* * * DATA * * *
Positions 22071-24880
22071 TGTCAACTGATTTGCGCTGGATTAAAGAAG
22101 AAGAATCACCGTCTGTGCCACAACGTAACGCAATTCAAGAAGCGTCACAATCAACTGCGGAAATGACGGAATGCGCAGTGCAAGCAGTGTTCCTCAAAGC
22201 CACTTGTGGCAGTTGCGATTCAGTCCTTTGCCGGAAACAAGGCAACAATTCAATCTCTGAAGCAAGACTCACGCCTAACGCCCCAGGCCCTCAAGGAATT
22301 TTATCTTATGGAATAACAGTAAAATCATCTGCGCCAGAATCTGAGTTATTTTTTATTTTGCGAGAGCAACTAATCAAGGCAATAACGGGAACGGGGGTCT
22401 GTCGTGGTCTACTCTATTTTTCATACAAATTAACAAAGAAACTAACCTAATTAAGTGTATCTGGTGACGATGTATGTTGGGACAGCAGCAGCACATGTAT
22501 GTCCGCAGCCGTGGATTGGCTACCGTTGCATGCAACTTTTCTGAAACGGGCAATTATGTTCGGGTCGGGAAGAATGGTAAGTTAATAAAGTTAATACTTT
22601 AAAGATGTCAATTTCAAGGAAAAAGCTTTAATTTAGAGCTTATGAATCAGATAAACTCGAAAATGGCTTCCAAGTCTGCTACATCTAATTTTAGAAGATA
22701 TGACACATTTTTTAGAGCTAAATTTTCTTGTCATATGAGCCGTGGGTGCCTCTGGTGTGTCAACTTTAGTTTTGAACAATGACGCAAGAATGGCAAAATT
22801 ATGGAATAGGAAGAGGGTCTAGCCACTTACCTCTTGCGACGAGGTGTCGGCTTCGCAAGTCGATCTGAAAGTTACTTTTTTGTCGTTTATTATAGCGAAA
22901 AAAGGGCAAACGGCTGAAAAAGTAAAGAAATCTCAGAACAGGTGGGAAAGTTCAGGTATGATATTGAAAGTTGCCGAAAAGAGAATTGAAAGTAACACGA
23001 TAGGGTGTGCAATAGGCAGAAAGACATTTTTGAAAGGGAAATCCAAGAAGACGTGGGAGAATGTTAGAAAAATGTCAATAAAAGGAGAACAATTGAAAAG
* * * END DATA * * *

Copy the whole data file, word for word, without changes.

Positions 22071-24880
22071 TGTCAACTGATTTGCGCTGGATTAAAGAAG
22101 AAGAATCACCGTCTGTGCCACAACGTAACGCAATTCAAGAAGCGTCACAATCAACTGCGGAAATGACGGAATGCGCAGTGCAAGCAGTGTTCCTCAAAGC
22201 CACTTGTGGCAGTTGCGATTCAGTCCTTTGCCGGAAACAAGGCAACAATTCAATCTCTGAAGCAAGACTCACGCCTAACGCCCCAGGCCCTCAAGGAATT
22301 TTATCTTATGGAATAACAGTAAAATCATCTGCGCCAGAATCTGAGTTATTTTTTATTTTGCGAGAGCAACTAATCAAGGCAATAACGGGAACGGGGGTCT
22401 GTCGTGGTCTACTCTATTTTTCATACAAATTAACAAAGAAACTAACCTAATTAAGTGTATCTGGTGACGATGTATGTTGGGACAGCAGCAGCACATGTAT
22501 GTCCGCAGCCGTGGATTGGCTACCGTTGCATGCAACTTTTCTGAAACGGGCAATTATGTTCGGGTCGGGAAGAATGGTAAGTTAATAAAGTTAATACTTT
22601 AAAGATGTCAATTTCAAGGAAAAAGCTTTAATTTAGAGCTTATGAATCAGATAAACTCGAAAATGGCTTCCAAGTCTGCTACATCTAATTTTAGAAGATA
22701 TGACACATTTTTTAGAGCTAAATTTTCTTGTCATATGAGCCGTGGGTGCCTCTGGTGTGTCAACTTTAGTTTTGAACAATGACGCAAGAATGGCAAAATT
22801 ATGGAATAGGAAGAGGGTCTAGCCACTTACCTCTTGCGACGAGGTGTCGGCTTCGCAAGTCGATCTGAAAGTTACTTTTTTGTCGTTTATTATAGCGAAA
22901 AAAGGGCAAACGGCTGAAAAAGTAAAGAAATCTCAGAACAGGTGGGAAAGTTCAGGTATGATATTGAAAGTTGCCGAAAAGAGAATTGAAAGTAACACGA
23001 TAGGGTGTGCAATAGGCAGAAAGACATTTTTGAAAGGGAAATCCAAGAAGACGTGGGAGAATGTTAGAAAAATGTCAATAAAAGGAGAACAATTGAAAAG